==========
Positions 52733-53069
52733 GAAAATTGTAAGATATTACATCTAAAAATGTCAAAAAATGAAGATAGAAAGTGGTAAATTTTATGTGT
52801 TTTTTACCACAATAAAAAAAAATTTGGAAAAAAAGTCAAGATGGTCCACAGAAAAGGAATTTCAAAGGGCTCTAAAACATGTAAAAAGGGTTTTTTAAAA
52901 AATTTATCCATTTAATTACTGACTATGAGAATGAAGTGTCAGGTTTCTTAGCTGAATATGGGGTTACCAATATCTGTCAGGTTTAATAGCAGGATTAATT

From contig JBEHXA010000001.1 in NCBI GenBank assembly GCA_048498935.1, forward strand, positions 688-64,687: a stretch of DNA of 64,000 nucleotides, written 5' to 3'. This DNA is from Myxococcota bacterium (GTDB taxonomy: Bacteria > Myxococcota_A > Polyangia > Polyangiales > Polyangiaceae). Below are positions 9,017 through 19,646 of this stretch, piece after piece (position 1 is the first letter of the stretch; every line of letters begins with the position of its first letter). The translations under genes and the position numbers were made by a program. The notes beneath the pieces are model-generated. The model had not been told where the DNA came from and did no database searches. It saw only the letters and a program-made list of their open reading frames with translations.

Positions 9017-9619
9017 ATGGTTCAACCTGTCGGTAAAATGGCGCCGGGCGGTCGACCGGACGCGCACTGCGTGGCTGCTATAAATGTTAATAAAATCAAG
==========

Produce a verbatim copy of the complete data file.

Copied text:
Positions 52733-53069
52733 GAAAATTGTAAGATATTACATCTAAAAATGTCAAAAAATGAAGATAGAAAGTGGTAAATTTTATGTGT
52801 TTTTTACCACAATAAAAAAAAATTTGGAAAAAAAGTCAAGATGGTCCACAGAAAAGGAATTTCAAAGGGCTCTAAAACATGTAAAAAGGGTTTTTTAAAA
52901 AATTTATCCATTTAATTACTGACTATGAGAATGAAGTGTCAGGTTTCTTAGCTGAATATGGGGTTACCAATATCTGTCAGGTTTAATAGCAGGATTAATT

From contig JBEHXA010000001.1 in NCBI GenBank assembly GCA_048498935.1, forward strand, positions 688-64,687: a stretch of DNA of 64,000 nucleotides, written 5' to 3'. This DNA is from Myxococcota bacterium (GTDB taxonomy: Bacteria > Myxococcota_A > Polyangia > Polyangiales > Polyangiaceae). Below are positions 9,017 through 19,646 of this stretch, piece after piece (position 1 is the first letter of the stretch; every line of letters begins with the position of its first letter). The translations under genes and the position numbers were made by a program. The notes beneath the pieces are model-generated. The model had not been told where the DNA came from and did no database searches. It saw only the letters and a program-made list of their open reading frames with translations.

Positions 9017-9619
9017 ATGGTTCAACCTGTCGGTAAAATGGCGCCGGGCGGTCGACCGGACGCGCACTGCGTGGCTGCTATAAATGTTAATAAAATCAAG